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Spectrum: Autism Research News

New approach powers up search for autism genes

by  /  19 May 2015

This article is more than five years old. Autism research — and science in general — is constantly evolving, so older articles may contain information or theories that have been reevaluated since their original publication date.

Alberto Ruggieri Common conundrum: Genetic glitches that are present in at least 5 percent of the population are thought to contribute half of the genetic risk for autism.

A statistical trick can help researchers home in on subtle genetic blips that contribute to autism, researchers reported Saturday at the 2015 International Meeting for Autism Research in Salt Lake City, Utah. These small alterations in the genome, called common variants, are thought to confer half of the genetic risk for autism.

Despite their significance, individual common variants tied to autism are elusive. Each one is present in at least 5 percent of the population. This means that researchers would need DNA from tens of thousands of people with autism to find variants that pass the threshold of statistical significance to link them to autism.

But there is still valuable information to mine within smaller studies, says Lea Davis, research associate at the University of Chicago’s Conte Center.

In prior work, Davis and her team analyzed data from a study that identified common variants associated with autism in 1,558 families1. Among those that neared statistical significance, her team looked for variants, called expression quantitative trait locis (eQTLs), that regulate the expression of other genes2. These variants are usually distant from the gene they control — sometimes on another chromosome.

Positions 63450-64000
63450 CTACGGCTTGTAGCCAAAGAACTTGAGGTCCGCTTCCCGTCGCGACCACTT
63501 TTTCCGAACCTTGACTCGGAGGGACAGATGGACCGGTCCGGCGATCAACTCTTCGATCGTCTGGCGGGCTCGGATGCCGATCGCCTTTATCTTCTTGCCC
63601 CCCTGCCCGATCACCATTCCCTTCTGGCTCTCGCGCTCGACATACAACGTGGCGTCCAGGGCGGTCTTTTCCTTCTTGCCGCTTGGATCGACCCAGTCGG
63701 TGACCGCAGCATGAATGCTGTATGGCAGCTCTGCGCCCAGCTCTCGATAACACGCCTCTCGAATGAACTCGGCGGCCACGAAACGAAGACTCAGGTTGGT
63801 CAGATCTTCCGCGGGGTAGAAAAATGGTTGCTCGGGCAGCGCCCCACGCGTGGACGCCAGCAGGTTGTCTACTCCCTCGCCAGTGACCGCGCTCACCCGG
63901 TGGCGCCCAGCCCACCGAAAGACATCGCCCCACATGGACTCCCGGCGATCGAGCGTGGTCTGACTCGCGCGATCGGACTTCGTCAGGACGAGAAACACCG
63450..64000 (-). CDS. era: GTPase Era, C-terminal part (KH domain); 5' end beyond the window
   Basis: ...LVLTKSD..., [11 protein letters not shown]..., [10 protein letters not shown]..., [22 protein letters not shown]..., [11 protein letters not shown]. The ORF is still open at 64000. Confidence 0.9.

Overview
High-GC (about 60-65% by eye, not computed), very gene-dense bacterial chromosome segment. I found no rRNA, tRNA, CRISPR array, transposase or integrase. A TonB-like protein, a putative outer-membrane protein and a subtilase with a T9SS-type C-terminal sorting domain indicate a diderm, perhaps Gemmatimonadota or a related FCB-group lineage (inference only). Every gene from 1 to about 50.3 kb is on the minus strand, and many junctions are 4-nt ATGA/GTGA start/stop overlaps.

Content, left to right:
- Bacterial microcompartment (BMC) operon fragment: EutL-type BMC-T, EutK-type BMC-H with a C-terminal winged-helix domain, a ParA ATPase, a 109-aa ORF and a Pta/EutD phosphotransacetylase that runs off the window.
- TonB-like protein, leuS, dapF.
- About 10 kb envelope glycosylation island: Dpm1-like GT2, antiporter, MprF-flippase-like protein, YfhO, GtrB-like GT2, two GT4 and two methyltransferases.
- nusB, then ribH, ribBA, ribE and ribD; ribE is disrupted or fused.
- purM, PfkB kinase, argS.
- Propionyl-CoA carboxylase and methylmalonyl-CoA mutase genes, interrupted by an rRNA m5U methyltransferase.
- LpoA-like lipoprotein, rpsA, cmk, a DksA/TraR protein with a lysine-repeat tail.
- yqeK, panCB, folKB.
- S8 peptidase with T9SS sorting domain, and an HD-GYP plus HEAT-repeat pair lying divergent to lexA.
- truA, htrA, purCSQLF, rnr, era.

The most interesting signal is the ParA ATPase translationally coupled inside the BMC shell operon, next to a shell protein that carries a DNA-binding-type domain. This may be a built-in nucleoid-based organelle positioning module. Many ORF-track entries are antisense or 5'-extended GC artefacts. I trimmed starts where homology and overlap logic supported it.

The researchers used databases to identify the eQTLs that are tenuously tied to autism and homed in on those that regulate genes in the brain but not in the blood. This step boosts the likelihood that the variants are relevant to autism, says Davis.

In new work presented Saturday, Davis used these eQTLs to link common variants to autism in a group of 5,171 people. To associate genes with autism, she and her colleagues looked at variants in more than 13,000 genes as well as all the brain-based eQTLs that regulate those genes.

With this extra step, three genes passed the threshold of statistical significance for autism relevance. These include ITGF1, which is involved in stem cell differentiation, MTHFD2, which is expressed in mitochondria, and ZNF2, which has no known function but is thought to help regulate other genes. 

The researchers plan to follow up on these genes, in hopes of identifying more common variants that play a role in similar pathways. 

For more reports from the 2015 International Meeting for Autism Research, please click here.


1: Anney R. et al. Hum. Mol. Genet. 19, 4072-4082 (2010) PubMed

2: Davis L.K. et al. Mol. Autism 3, 3 (2012) PubMed